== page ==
Trends and Attitudes Toward Off-Shore Outsourcing

As business operating costs continue to increase, more organizations seek to outsource aspects of their operation to off-shore entities. This method allows them to reduce overhead costs, enabling the entity to funnel additional funds back into the business. However, many individuals worry that off-shore outsourcing harms the American job market. They also argue that off-shore outsourcing removes the more personalized approach to a business partnership. The following will examine trends and attitudes towards businesses outsourcing to off-shore entities, outlining how a healthy balance between utilizing off-shore resources and stateside operations will likely be a business’s best course of action in the changing global economy.
Off-shore outsourcing has become increasingly popular in recent years and shows no signs of stagnation. According to the global data site Statista, between 2000 and 2019, the market value of outsourced services has more than doubled from $45.6 trillion in 2000 to $92.5 trillion in 2019. This increase reflects the financial benefits of outsourcing of which more businesses have taken advantage in recent years, with decreased overhead freeing up additional resources to direct towards the company’s overall economic health. This rate is projected to continue increasing in coming years, with data site ReportLinker predicting that the value of the outsourcing sector will grow by $75.89 trillion between 2023 and 2027, with a compound annual growth rate of around 6.5%. In the future, off-shore outsourcing will undoubtedly become more common.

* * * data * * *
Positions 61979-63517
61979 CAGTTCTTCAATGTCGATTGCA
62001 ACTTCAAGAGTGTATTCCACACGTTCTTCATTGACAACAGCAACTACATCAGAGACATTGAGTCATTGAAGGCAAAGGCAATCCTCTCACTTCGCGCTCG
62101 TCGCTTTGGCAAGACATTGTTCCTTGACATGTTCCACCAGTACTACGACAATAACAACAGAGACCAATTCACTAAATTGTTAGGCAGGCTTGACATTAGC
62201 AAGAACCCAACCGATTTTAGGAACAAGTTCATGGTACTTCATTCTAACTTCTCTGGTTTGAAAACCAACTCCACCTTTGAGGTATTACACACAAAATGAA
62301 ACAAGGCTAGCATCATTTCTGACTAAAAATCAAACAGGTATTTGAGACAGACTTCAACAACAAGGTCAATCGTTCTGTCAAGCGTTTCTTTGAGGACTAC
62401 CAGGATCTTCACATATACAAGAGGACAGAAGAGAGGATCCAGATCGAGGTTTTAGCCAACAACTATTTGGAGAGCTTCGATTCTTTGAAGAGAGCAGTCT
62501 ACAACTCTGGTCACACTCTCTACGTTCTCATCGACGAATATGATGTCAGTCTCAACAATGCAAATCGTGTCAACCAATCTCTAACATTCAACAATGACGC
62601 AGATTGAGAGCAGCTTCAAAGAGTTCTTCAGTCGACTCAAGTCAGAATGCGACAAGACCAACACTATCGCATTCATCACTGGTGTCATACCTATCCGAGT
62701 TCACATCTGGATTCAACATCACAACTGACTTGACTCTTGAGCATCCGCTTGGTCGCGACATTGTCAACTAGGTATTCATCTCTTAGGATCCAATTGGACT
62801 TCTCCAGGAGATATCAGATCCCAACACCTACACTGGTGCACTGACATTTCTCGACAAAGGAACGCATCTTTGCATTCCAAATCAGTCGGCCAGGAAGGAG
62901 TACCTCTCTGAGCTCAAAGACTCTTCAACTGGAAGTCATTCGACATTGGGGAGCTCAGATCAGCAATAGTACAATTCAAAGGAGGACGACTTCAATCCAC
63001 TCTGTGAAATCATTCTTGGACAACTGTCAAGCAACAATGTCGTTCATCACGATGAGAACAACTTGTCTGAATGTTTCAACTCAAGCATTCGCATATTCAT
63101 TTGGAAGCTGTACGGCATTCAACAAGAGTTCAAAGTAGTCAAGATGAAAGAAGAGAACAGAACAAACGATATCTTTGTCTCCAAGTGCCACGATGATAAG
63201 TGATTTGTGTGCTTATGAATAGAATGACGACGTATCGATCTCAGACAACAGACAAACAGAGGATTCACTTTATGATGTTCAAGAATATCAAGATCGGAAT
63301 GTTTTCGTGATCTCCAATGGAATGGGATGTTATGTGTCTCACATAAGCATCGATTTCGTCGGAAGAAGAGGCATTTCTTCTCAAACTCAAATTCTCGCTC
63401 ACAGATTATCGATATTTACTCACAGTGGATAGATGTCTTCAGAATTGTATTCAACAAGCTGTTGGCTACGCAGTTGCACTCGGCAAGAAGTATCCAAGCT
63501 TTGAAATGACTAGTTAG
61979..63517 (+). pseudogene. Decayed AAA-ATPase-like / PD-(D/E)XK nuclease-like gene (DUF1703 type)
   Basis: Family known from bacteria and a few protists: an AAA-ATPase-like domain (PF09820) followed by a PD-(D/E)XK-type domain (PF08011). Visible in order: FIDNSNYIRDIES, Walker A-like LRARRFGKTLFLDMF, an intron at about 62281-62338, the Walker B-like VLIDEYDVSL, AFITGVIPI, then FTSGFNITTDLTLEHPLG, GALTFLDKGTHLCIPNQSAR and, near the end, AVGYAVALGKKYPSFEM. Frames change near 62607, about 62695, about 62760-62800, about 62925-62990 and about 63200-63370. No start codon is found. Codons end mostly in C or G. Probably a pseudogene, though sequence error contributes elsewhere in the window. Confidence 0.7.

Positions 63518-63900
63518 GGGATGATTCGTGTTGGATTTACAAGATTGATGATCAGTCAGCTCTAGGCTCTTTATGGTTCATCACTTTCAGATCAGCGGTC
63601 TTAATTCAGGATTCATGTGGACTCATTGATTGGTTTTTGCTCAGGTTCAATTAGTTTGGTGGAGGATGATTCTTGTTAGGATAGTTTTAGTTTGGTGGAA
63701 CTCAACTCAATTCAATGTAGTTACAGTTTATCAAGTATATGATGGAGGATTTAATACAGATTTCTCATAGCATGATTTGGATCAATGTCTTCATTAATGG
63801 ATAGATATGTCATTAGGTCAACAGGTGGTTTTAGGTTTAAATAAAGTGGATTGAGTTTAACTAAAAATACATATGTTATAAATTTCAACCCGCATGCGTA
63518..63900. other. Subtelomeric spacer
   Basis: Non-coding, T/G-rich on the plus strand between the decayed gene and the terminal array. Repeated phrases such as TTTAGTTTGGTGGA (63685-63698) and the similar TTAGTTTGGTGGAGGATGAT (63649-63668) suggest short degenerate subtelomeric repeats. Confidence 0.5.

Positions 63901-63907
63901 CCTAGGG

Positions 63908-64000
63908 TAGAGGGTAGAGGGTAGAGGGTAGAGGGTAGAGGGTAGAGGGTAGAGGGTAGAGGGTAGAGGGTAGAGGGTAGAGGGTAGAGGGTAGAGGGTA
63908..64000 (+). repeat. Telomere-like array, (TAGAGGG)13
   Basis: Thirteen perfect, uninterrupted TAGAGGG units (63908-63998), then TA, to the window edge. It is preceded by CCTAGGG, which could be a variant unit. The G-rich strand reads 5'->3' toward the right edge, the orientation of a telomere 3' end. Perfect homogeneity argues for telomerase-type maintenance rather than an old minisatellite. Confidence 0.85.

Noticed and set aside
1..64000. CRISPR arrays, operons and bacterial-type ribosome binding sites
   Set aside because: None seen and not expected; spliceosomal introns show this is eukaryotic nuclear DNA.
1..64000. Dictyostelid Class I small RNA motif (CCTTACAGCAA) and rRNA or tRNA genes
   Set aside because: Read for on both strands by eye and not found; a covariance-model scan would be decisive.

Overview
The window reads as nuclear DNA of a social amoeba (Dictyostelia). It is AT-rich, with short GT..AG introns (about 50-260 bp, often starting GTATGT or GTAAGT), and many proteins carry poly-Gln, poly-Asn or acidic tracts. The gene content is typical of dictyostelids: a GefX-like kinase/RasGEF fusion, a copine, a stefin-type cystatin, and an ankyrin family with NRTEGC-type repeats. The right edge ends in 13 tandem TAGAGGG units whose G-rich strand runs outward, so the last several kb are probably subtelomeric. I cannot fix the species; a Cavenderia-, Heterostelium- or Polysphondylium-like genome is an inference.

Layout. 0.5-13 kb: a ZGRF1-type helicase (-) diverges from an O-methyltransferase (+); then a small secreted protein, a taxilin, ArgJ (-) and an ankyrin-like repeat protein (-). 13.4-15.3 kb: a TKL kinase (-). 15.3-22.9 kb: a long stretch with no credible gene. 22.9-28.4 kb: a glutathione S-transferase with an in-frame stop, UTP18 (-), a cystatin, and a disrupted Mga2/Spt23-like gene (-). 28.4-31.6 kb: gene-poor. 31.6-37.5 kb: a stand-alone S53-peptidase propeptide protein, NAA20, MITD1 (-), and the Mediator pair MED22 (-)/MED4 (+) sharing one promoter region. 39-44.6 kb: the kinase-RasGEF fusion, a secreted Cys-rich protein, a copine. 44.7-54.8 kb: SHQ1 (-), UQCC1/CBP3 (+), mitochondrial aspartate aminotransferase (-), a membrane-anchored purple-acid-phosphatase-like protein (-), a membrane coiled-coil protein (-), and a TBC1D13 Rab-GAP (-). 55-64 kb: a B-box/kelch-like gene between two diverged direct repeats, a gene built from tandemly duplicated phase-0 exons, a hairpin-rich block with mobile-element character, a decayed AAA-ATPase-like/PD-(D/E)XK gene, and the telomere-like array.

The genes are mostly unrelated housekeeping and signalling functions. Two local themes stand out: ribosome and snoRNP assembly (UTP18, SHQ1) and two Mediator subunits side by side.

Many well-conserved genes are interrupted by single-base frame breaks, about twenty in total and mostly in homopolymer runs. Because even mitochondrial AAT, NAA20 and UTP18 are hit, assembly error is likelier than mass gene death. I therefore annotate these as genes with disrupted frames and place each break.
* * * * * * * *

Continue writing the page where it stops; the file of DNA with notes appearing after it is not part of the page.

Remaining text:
When analyzing the role of outsourcing in the American economy, it is important to first examine the benefits of outsourcing on a more microeconomic level in terms of how it affects individual firms. For a business, outsourcing contributes to enhanced productivity and profitability. In Deloitte’s Global 2022 Outsourcing Survey, 52% of surveyed executives confirmed that they use outsourcing for critical business functions. In the same survey, 76% of executives say they outsource IT functions, with 32% planning to increase their budget on traditional outsourcing next year. Outsourcing IT functions is a particularly popular trend, as the Deloitte report identifies it as one of the most common functions a company might outsource. The reason for this stems from the lack of client-facing interactions required by IT, allowing companies to reap the benefits of off-shore outsourcing without sacrificing stateside client interactions.
As off-shore outsourcing continues to gain prominence, it is crucial to understand a company’s reasons for outsourcing. Those reasons influence the development criteria for the most efficient way to integrate off-shore outsourcing into a business’ economic structure and corporate culture. The primary reason for off-shore outsourcing stems from its cost savings, with the Deloitte survey reporting that 57% of surveyed companies cited cost savings as a main reason for outsourcing. Additionally, half of these surveyed companies cited access to new talent as a reason to outsource. They view off-shore outsourcing as giving them access to a greater depth of talent, which helps the company increase productivity and profitability. It also allows the company to stay up to speed with digital transformation, ensuring availability of the highest-quality talent regardless of physical location.